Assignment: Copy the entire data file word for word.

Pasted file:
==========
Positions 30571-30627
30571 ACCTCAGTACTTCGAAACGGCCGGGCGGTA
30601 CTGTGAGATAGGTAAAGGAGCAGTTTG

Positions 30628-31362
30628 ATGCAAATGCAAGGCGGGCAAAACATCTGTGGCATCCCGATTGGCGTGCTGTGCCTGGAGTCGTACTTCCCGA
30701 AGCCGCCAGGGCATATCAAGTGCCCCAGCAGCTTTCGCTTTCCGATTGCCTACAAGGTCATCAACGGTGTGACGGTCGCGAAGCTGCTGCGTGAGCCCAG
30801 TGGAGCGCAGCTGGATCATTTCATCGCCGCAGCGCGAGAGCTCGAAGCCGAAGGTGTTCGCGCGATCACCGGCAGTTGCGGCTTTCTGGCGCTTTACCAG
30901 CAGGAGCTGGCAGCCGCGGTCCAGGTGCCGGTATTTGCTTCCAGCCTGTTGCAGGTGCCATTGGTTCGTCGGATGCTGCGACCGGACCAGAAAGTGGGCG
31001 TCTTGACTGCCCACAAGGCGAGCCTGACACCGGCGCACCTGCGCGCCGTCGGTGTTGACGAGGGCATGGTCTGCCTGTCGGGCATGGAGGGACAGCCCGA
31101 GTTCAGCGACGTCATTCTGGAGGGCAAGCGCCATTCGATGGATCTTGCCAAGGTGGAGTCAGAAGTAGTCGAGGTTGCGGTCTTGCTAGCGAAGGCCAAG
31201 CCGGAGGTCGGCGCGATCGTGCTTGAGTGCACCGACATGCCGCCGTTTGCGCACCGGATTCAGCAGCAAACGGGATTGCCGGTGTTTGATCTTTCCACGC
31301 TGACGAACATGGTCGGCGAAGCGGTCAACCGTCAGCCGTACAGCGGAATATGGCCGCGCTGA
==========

Positions 30571-30627
30571 ACCTCAGTACTTCGAAACGGCCGGGCGGTA
30601 CTGTGAGATAGGTAAAGGAGCAGTTTG

Positions 30628-31362
30628 ATGCAAATGCAAGGCGGGCAAAACATCTGTGGCATCCCGATTGGCGTGCTGTGCCTGGAGTCGTACTTCCCGA
30701 AGCCGCCAGGGCATATCAAGTGCCCCAGCAGCTTTCGCTTTCCGATTGCCTACAAGGTCATCAACGGTGTGACGGTCGCGAAGCTGCTGCGTGAGCCCAG
30801 TGGAGCGCAGCTGGATCATTTCATCGCCGCAGCGCGAGAGCTCGAAGCCGAAGGTGTTCGCGCGATCACCGGCAGTTGCGGCTTTCTGGCGCTTTACCAG
30901 CAGGAGCTGGCAGCCGCGGTCCAGGTGCCGGTATTTGCTTCCAGCCTGTTGCAGGTGCCATTGGTTCGTCGGATGCTGCGACCGGACCAGAAAGTGGGCG
31001 TCTTGACTGCCCACAAGGCGAGCCTGACACCGGCGCACCTGCGCGCCGTCGGTGTTGACGAGGGCATGGTCTGCCTGTCGGGCATGGAGGGACAGCCCGA
31101 GTTCAGCGACGTCATTCTGGAGGGCAAGCGCCATTCGATGGATCTTGCCAAGGTGGAGTCAGAAGTAGTCGAGGTTGCGGTCTTGCTAGCGAAGGCCAAG
31201 CCGGAGGTCGGCGCGATCGTGCTTGAGTGCACCGACATGCCGCCGTTTGCGCACCGGATTCAGCAGCAAACGGGATTGCCGGTGTTTGATCTTTCCACGC
31301 TGACGAACATGGTCGGCGAAGCGGTCAACCGTCAGCCGTACAGCGGAATATGGCCGCGCTGA